Steven Cohen doesn’t have much to worry about when it comes to the latest link between the founder of hedge fund giant SAC Capital and insider trading.
The records of trades made to an account tagged with Cohen’s name showed up in a list of documents the government obtained as part of its case against one of two former SAC traders charged with insider trading. The story was broken by the Wall Street Journal today. You can read the court filing at the New York Times' DealBook blog.
The account is reportedly used by Cohen to trade on the best ideas of his portfolio managers. They send him their “high-conviction” ideas, he trades, and if the trades make money he cuts them in on the profits, according to a person familiar with the matter. It’s known as the Steven A. Cohen account or The Big Book. It has $3 billion under management.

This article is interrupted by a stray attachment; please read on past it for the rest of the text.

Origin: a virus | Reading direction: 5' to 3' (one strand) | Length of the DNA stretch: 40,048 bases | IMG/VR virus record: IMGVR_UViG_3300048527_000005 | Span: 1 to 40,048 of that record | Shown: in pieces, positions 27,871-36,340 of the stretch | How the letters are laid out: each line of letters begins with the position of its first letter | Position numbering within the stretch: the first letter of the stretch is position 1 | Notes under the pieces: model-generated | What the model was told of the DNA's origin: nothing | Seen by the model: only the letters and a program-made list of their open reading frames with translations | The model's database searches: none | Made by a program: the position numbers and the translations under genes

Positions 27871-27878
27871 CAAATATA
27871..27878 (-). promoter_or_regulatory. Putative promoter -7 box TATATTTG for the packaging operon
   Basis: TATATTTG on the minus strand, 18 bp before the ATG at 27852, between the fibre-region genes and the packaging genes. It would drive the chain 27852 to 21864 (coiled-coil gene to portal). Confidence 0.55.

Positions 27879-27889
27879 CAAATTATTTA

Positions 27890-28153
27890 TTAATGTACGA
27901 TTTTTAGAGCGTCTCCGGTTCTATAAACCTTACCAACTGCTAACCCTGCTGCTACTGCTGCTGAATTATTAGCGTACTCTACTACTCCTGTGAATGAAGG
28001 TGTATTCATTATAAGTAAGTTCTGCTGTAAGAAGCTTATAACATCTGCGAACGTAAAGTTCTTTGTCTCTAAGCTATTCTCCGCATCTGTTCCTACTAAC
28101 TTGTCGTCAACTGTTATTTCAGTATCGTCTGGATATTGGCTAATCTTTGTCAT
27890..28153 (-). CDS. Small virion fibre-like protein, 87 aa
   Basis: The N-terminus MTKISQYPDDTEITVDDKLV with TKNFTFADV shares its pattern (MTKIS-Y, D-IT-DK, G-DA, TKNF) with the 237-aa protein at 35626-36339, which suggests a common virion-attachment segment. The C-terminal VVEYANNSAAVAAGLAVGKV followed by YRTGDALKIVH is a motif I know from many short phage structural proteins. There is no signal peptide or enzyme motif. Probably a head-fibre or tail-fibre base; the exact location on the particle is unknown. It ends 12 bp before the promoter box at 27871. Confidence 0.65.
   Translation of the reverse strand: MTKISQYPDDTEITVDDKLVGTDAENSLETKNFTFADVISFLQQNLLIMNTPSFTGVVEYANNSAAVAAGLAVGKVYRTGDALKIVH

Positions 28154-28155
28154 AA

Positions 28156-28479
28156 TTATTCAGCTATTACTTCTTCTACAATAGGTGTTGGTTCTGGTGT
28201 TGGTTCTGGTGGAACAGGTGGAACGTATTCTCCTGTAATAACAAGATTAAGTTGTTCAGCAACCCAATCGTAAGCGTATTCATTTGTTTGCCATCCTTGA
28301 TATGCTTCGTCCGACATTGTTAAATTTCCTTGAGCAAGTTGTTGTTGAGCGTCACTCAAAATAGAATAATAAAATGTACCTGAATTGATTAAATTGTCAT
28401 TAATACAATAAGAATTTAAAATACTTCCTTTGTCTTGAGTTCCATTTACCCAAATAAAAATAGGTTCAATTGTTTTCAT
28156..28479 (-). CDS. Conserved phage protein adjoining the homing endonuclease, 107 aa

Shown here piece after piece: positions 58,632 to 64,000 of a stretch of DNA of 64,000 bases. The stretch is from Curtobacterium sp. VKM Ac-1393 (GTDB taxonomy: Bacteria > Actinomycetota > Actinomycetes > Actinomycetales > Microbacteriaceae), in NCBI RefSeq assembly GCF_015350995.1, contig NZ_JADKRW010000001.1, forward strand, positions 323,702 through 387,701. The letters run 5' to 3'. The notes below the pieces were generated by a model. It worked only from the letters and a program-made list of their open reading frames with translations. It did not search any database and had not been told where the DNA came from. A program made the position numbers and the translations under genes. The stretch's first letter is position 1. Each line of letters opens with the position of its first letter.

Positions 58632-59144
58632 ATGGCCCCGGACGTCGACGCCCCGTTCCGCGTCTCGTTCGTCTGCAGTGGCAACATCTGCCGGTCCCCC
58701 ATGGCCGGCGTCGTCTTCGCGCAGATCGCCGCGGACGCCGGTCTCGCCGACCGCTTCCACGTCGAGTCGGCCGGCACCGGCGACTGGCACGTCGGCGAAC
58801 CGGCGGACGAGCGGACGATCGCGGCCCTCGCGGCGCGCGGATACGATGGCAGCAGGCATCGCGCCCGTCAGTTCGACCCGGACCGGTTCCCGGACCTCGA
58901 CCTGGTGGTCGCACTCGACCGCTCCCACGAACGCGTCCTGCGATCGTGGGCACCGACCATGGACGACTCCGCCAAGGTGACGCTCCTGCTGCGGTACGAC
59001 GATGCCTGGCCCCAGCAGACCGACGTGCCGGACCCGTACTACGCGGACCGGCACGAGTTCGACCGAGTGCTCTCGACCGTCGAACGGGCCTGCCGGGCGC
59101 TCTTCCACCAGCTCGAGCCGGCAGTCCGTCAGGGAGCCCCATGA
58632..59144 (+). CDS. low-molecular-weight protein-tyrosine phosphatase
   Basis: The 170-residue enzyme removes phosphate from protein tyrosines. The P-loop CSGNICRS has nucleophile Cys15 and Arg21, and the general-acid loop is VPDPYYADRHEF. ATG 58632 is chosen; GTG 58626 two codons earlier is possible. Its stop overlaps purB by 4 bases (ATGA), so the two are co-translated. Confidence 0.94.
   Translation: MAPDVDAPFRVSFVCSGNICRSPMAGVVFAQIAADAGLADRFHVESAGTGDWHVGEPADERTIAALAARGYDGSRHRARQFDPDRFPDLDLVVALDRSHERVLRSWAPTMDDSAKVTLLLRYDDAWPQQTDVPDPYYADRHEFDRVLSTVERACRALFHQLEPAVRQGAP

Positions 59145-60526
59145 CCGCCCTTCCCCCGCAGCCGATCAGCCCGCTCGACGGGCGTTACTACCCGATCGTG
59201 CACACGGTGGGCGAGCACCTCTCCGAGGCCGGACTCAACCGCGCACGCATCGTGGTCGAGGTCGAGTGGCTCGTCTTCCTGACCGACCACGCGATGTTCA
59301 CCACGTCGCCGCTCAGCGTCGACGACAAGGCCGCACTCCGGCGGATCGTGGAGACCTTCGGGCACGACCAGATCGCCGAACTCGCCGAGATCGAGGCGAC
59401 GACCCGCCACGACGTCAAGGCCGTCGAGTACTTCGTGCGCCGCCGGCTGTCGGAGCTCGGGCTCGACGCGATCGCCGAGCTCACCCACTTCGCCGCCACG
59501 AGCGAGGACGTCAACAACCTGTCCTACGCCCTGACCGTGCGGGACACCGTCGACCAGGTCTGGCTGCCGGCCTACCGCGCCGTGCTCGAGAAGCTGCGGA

The two former portfolio managers are Donald Longueuil and Noah Freeman. Each pleaded guilty to insider trading charges.
Cohen probably has nothing to worry about here. So far, there is no sign that either Longueuil or Freeman sent Cohen trading ideas based on illegal inside information.
But even if they did send Cohen trading ideas based on illegal tips—and even if Cohen then traded on them—there’s likely to be no legal problem for Cohen unless the government can prove he knew the ideas were based on illegal tips. Trading based on inside information is not illegal if the trader doesn’t know the tip was illegally obtained.
If anyone would be in trouble over these trades, it would be Longueuil and Freeman. If they passed on trading ideas based on inside information, expecting to get a share of the profits from trading in the Cohen account, they could face prosecution.
Without a doubt, Cohen would very much like to stop seeing SAC Capital in the same headlines as the phrase “insider trading.” But legally, he’s unlikely to face any trouble from the latest news.
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